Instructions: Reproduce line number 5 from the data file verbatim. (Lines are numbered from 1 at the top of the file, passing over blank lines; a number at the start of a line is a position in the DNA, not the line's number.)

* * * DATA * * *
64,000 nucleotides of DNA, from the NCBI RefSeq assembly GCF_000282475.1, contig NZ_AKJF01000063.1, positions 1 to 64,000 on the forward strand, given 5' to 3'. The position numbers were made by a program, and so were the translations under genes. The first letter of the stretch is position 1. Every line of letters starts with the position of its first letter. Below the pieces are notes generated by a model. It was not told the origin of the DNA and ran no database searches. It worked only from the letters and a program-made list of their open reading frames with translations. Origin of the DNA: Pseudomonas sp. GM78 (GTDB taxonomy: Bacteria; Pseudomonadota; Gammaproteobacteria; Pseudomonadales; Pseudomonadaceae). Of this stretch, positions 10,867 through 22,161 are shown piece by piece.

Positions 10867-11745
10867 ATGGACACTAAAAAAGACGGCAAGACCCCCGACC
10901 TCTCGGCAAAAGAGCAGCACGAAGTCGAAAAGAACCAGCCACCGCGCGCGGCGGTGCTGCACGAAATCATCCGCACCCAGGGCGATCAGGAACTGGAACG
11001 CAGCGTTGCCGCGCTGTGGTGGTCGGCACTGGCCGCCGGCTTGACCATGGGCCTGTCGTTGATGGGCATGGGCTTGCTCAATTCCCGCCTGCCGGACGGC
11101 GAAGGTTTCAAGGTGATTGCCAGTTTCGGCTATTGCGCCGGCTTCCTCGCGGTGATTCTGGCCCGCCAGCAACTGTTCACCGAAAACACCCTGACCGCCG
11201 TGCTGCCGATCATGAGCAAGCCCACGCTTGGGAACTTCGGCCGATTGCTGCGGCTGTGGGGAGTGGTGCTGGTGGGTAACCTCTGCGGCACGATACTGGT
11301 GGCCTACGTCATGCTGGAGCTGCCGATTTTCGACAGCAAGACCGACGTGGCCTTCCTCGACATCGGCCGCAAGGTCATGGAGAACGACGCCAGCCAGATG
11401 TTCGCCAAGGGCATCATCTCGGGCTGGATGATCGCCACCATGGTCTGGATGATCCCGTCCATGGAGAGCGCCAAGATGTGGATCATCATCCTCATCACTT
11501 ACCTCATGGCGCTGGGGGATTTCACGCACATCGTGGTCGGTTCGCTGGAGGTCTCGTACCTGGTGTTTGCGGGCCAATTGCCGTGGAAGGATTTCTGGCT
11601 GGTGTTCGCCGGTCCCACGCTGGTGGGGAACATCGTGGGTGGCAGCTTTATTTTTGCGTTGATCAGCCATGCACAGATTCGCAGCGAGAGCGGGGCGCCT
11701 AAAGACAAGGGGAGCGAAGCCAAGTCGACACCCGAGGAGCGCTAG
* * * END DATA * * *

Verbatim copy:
11001 CAGCGTTGCCGCGCTGTGGTGGTCGGCACTGGCCGCCGGCTTGACCATGGGCCTGTCGTTGATGGGCATGGGCTTGCTCAATTCCCGCCTGCCGGACGGC